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344 Fayetteville Avenue
Alma, AR 72921

(P) 479.632.4600
[email protected]

Hours: 7:00 a.m. - 5:30 p.m.


702 Hickory Street
Arkadelphia, AR 71923

(P) 870.464.1337
(F) 870.464.1338
[email protected]

Hours: 7:00 a.m. - 5:00 p.m.


2740 College Avenue
Conway, AR 72034

(P) 501.329.5459
(F) 501.327.1738
[email protected]icsplus.com

Hours: 7:00 a.m. - 6:00 p.m.


6025 Sports Village Road
Frisco, TX 75033

(P) 214.687.9374
(F) 214.687.9385
[email protected]

Hours: 7:00 a.m. - 6:00 p.m.

Little Rock

1900 Aldersgate Road 
Little Rock, AR 72205

(P) 501.821.5459
(F) 501.821.6116
[email protected]

Hours: 7:00 a.m. - 6:00 p.m.

North Little Rock

4901 Northshore Drive
North Little Rock, AR 72118 

(P) 501.791.3331
[email protected]

Hours: 7:00 a.m. - 5:30 p.m.


301 N Sidney Ave 
Russellville, AR 72801

(P) 479.890.5494
(F) 479.498.9665
[email protected]

Hours: 7:00 a.m. - 6:00 p.m.


1540 Country Club
Sherwood, AR 72120 

(P) 501.753.5459
(F) 501.753.5463
[email protected]

Hours: 7:00 a.m. - 6:00 p.m.

Van Buren

2010 Chestnut Street
Van Buren, AR 72956

(P) 479.471.9600
[email protected]

Hours: 7:00 a.m. - 5:30 p.m.


Your child is now 3 years old, and has learned all kinds of new skills.  His/her speech flourishes at this age, and full sentences may be something new you notice when he/she is talking.  Here are some tips from a Speech Language Pathologist on what you can do to help encourage speech development in your 3 year old!
  • Carries on a conversation using 2-3 sentences

    • During play with their favorite objects or during their favorite activities, prompt them with open ended questions to respond

    • If unable to respond in 2-3 sentences, provide models (example-My baby is sleeping.  We have to be quiet.) in simple phrases for the child to imitate

  • Talks well enough for strangers to understand

    • If others are saying they cannot understand your child, have your child slow down their rate of speech and break it down into single words or shorter phrases to increase their ability to be understood by others

    • If they still are unable to be understood, refer to a speech language pathologist to assess their sound errors in words and determine if they are age appropriate or if direct intervention is necessary

  • Knows and says name/age/sex

    • When talking about family members or friends they have, provide models of their names, ages, and gender

      • Example:  Your sister’s name is Amelia, she is 1 years old, and is a girl.  YOU are a girl, YOUR name is Molly Kate, and YOU are 3 years old.

    • It’s best to target each one of these one at a time unless they are catching on quickly, because it is difficult for them to remember more than 1-2 new concepts at a time when just learning

  • Names a friend

    • Same as above.  At dinner or in the car on the way home from school, talk about what the child did at school that day.  Ask who they played with in centers, sat by at the table, played with at recess, etc.  Become familiar with children that they are around and provide examples such as, “Did you play with Christian, Abby, or Will?” until they are able to spontaneously name a friend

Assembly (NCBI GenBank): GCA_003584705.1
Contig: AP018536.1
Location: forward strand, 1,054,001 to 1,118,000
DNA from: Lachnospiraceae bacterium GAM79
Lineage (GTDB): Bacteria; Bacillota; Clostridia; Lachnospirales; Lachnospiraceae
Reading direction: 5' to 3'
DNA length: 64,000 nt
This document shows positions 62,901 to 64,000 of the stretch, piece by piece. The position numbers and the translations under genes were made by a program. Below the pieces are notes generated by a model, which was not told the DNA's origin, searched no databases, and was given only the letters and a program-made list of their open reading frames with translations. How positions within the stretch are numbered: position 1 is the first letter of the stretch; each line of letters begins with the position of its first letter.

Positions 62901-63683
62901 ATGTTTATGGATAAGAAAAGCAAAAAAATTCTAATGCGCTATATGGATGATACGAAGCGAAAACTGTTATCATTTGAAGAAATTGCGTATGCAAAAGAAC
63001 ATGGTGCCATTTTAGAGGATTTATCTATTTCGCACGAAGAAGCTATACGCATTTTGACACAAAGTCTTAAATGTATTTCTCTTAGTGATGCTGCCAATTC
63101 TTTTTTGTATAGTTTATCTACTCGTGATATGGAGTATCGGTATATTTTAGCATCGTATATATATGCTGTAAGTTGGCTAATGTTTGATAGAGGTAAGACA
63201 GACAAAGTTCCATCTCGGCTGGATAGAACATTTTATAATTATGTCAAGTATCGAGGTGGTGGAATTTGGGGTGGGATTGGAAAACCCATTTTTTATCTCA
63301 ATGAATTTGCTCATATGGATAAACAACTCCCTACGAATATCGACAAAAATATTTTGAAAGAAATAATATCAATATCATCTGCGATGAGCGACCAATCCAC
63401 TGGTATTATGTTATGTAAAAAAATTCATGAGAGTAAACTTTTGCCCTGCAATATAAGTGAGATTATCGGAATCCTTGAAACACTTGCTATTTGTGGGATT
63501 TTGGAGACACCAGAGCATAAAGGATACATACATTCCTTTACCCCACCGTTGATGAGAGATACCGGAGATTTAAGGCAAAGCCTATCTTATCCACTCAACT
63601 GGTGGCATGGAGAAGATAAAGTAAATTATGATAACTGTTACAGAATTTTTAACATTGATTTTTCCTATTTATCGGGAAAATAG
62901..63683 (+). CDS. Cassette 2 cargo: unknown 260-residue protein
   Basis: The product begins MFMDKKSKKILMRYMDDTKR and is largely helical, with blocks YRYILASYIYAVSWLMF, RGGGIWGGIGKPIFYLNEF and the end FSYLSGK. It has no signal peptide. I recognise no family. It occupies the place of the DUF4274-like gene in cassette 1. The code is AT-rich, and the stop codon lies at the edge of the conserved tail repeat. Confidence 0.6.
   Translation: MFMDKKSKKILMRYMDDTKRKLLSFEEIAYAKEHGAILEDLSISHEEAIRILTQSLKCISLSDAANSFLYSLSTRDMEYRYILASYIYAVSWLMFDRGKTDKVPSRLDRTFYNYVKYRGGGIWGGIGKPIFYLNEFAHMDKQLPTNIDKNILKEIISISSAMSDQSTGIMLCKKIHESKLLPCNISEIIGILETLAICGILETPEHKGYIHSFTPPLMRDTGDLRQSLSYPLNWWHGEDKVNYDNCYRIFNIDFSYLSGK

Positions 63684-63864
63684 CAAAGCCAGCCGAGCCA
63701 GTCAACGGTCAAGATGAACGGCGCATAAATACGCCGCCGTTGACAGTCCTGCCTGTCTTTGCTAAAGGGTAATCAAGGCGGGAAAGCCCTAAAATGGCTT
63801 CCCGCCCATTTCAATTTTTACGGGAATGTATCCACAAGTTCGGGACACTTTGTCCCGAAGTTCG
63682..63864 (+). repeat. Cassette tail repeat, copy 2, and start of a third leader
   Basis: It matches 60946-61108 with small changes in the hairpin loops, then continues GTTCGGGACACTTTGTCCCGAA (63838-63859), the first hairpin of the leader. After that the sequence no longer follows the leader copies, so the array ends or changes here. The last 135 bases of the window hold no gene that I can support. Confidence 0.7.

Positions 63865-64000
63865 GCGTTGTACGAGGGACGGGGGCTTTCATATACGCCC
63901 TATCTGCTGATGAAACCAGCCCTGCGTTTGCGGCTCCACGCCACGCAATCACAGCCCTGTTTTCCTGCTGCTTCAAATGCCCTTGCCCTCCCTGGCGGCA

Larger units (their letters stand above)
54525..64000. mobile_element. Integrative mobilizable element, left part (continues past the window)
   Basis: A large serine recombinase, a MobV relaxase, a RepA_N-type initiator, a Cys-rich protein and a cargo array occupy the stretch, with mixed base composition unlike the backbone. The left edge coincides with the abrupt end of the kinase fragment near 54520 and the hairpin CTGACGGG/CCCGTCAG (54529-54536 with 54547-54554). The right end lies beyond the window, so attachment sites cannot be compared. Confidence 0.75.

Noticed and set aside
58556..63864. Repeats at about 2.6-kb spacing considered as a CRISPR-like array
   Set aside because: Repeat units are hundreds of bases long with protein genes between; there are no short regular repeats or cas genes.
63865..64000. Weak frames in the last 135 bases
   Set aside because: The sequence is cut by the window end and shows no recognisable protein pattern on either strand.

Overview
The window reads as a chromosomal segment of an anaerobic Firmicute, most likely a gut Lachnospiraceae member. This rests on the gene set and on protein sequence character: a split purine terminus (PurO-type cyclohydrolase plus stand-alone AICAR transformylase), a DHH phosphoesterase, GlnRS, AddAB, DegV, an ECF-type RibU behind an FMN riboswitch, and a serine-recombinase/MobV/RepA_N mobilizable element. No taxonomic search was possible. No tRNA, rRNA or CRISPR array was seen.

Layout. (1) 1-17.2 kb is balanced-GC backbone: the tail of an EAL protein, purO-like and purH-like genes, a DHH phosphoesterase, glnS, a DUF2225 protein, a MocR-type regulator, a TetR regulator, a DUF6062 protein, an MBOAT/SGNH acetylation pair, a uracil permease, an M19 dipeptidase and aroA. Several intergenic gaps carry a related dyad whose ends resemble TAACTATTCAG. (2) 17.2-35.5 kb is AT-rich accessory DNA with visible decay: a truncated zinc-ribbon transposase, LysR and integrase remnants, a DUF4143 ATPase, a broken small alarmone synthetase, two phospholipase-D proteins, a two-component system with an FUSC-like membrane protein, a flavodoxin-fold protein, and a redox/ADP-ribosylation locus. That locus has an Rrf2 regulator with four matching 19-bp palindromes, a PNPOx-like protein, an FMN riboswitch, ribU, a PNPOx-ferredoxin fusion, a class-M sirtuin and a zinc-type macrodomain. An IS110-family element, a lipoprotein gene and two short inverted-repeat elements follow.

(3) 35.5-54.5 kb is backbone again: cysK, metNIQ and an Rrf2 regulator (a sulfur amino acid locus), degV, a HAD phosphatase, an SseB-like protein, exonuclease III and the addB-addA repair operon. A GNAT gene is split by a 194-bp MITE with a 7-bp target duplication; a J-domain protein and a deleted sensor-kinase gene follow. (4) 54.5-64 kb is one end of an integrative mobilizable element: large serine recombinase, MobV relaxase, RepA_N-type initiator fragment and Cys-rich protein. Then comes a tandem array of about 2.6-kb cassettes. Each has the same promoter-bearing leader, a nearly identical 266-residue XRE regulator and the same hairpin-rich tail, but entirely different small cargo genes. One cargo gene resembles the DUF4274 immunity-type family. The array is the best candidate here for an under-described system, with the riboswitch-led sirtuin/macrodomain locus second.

• When you arrive to the child’s class, ask them to name who is sitting around them at their table or in their center

      • Example:  Your name is Molly Kate.  What is her name.  Her name is…

  • Uses some pronouns and plurals

    • Pronouns:  When talking about family members or friends in different situations, emphasize the pronoun (he/she/they, you/me, etc.) to model it for the child.  When they use them incorrectly, provide the model of the correct pronoun and have the child imita

      • Example:  Amelia is playing in the tunnel.  SHE loves to crawl.  Where is SHE going?  Do YOU want to crawl in there with HER. 

      • Example:  Amelia is in the tunnel.  I want to play with SHE.  (Model-You want to play with HER?)

    • Plurals:  While reading books, watching tv, outside, etc. model plurals while explaining to your child that there is more than one

      • Example:  Do you see the horses?  Look, there are three of them, three horses.  Fisher has two dogs-Daisy and Archie…Can you count them 1….2….2 Dogs

    • Providing multiple models in conversation in natural environments is the best way for children to learn and absorb information

  • Understands some prepositions (in/out; on/off; under/over)

    • There are lots of ways to determine if your child understands these concepts

      • Home-put the cup in the cabinet, take a fork out of the drawer, put it on the table, take it off the table

      • Play-During play with a toy barn/animals, practice having the animals go in/out of the barn while saying where they are, put the chicken on the roof, etc. (Children think games like this are fun!)

      • School-Have the child help the teacher or when cleaning up toys practice putting things in/out of the toy boxes, on/off the shelves, reach under the table to pick something up, etc.

  • Plays "make-believe" with dolls, animals, and/or people

    • The best way to do this is to provide models when you are playing with your child

    • Model pretend play with the child so they can imitate and participate with you

    • It’s ok to be silly! 

  • Follows instructions with 2 or 3 steps

    • You can work on this during functional routines with your child

      • Cleaning up-Pick up the blocks, put them in the bucket, and put the lid on the bucket

      • Preparing for meals-get a napkin, put it on the table, and go get a fork

      • Getting ready for bath-Take off your clothes, start the water, and go potty

      • Hand Washing-turn the water on, get some soap, and rub your hands together 

For more tips on milestones, visit our Milestone Blog. To see milestones at age 3, visit our Milestones Videos page.